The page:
CHILD protection workers are closing files prematurely to improve statistics, a parliamentary committee recommending a major overhaul of the child protection system was told.
The committee, containing Labor, Liberal and Greens members, yesterday handed down its final report, almost 300 pages long and making 183 findings and 176 recommendations.
The committee found the child abuse system was characterised by a culture ``defensive, risk averse and secretive in its dealings with families, foster carers and other stake holders''.
Evidence submitted by the Australian Association of Social Workers and medical clinicians suggested cases were being closed prematurely to ensure more favourable statistics.
The committee found there was also evidence of a tendency to close files after referral to another service provider without assessing if the family at risk had used the service.
The committee was told the child protection service required up to $30 million additional funding each year to meet the demand.
About 20,000 notifications of abuse and neglect are lodged each year in Tasmania.
The report is the 13th on child protection handed down since 2005.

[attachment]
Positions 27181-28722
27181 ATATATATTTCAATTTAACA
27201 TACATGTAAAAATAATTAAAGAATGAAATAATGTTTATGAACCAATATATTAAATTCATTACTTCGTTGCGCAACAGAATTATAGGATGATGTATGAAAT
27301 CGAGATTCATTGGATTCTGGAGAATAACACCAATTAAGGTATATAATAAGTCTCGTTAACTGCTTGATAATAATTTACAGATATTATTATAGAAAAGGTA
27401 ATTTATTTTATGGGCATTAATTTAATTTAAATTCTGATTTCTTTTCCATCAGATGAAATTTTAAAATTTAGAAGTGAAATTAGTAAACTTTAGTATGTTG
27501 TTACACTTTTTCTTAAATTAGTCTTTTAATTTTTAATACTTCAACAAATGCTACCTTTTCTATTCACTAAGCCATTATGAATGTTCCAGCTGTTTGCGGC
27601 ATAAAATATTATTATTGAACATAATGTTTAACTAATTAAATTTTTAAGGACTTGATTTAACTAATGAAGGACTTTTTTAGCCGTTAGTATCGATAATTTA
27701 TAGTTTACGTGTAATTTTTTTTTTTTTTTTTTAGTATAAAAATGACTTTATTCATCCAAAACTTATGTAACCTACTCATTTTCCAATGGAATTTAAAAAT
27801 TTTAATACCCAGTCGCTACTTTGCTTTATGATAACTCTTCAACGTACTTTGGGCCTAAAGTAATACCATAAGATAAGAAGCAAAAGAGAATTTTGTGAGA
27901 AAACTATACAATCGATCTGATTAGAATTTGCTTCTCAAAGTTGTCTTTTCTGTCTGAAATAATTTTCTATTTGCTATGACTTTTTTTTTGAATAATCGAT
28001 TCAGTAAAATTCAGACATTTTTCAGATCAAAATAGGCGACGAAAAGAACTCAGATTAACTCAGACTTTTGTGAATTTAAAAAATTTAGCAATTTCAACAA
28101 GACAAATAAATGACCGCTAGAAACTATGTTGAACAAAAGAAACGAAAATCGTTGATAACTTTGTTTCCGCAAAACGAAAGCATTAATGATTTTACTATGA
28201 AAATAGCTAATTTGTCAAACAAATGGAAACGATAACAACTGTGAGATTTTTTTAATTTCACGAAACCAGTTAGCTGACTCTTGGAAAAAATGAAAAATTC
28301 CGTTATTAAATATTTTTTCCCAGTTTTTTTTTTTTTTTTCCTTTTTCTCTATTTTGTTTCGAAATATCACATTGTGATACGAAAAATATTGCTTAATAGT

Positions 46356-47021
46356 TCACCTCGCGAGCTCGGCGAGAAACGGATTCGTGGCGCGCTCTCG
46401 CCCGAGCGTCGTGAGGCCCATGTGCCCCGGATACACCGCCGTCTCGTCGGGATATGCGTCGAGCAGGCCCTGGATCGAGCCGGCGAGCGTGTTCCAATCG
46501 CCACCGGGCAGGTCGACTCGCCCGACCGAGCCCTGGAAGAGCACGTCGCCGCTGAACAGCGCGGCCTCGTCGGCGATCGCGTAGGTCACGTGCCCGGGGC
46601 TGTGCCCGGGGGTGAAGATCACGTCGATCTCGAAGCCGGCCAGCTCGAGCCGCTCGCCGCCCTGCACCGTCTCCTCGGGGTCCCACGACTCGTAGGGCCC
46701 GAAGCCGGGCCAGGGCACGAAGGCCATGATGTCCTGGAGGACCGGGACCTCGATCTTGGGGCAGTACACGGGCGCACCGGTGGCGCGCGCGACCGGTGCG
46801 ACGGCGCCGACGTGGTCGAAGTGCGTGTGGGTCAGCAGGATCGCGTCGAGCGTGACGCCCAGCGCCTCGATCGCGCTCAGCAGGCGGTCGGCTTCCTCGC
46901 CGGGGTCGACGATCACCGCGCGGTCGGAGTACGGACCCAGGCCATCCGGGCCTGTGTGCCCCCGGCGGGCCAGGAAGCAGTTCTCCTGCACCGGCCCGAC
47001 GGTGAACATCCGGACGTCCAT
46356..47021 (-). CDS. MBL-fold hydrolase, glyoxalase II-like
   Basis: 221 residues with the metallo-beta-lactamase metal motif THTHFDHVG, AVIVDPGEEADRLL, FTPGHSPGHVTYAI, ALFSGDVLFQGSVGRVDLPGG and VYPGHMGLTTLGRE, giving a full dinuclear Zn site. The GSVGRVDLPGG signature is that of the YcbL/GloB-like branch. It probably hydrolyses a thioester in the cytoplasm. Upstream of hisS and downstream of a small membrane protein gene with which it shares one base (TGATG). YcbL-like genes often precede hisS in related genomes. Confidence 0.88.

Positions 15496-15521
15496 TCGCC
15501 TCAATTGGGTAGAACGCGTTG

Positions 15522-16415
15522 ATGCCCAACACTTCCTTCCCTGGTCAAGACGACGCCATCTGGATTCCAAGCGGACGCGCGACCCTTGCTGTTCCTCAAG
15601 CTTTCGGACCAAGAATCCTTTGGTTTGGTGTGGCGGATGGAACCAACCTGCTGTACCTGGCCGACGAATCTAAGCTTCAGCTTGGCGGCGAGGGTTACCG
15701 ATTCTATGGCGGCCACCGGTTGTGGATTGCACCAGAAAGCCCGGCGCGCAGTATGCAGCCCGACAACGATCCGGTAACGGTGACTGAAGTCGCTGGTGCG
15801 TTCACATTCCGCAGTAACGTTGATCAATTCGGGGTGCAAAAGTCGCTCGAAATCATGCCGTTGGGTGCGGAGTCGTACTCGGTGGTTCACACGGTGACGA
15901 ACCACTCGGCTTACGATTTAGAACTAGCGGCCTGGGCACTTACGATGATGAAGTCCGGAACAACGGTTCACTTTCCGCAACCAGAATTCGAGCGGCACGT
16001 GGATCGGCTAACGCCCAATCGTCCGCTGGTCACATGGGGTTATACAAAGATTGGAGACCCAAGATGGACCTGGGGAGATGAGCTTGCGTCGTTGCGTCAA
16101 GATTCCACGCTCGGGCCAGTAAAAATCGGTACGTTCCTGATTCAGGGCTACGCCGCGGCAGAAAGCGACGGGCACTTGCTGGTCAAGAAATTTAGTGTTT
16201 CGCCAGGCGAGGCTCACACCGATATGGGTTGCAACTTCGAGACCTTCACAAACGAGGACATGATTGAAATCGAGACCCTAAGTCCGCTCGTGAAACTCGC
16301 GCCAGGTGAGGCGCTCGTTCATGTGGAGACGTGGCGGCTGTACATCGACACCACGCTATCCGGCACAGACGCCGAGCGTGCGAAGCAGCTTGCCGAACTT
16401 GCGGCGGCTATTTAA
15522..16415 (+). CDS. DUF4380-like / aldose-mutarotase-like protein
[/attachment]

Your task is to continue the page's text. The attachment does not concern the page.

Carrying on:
Chairman Paul O'Halloran was confident this report would lead to change, despite the budget constraints.
``Child abuse and neglect comes at a huge cost,'' Mr O'Halloran. ``It comes at a huge cost to individuals, it comes at a huge cost to families, it comes at a huge cost to communities and its come at a huge cost to the state budget.''
Children's Minister Michelle O'Byrne said many of the recommendations were already being implemented.
``A professional and caring child protection system is in place right now, protecting vulnerable young people from harm each and every day,'' Ms O'Byrne said.
The union that represents child protection workers said the report provided a blueprint for the child protection system.
Community and Public Sector Union state secretary Tom Lynch said some of the reforms being implemented now were driven by budget cuts and we're not in line with the committee's recommendations.
``We have seen a culture come in of paper work and documenting things, which is good in its place but it seems to have taken over the basic principle which should be working with vulnerable children,'' Mr Lynch said.
Children's Commissioner Aileen Ashford said she hoped the changes would be implemented in two to three years.
``I would hope that the government would seriously invest in this over that period of time becuase we are judged by the way we treat our children and we care for our children,'' Ms Ashford said.
She also welcomed a recommendation she be able to launch her own investigations.
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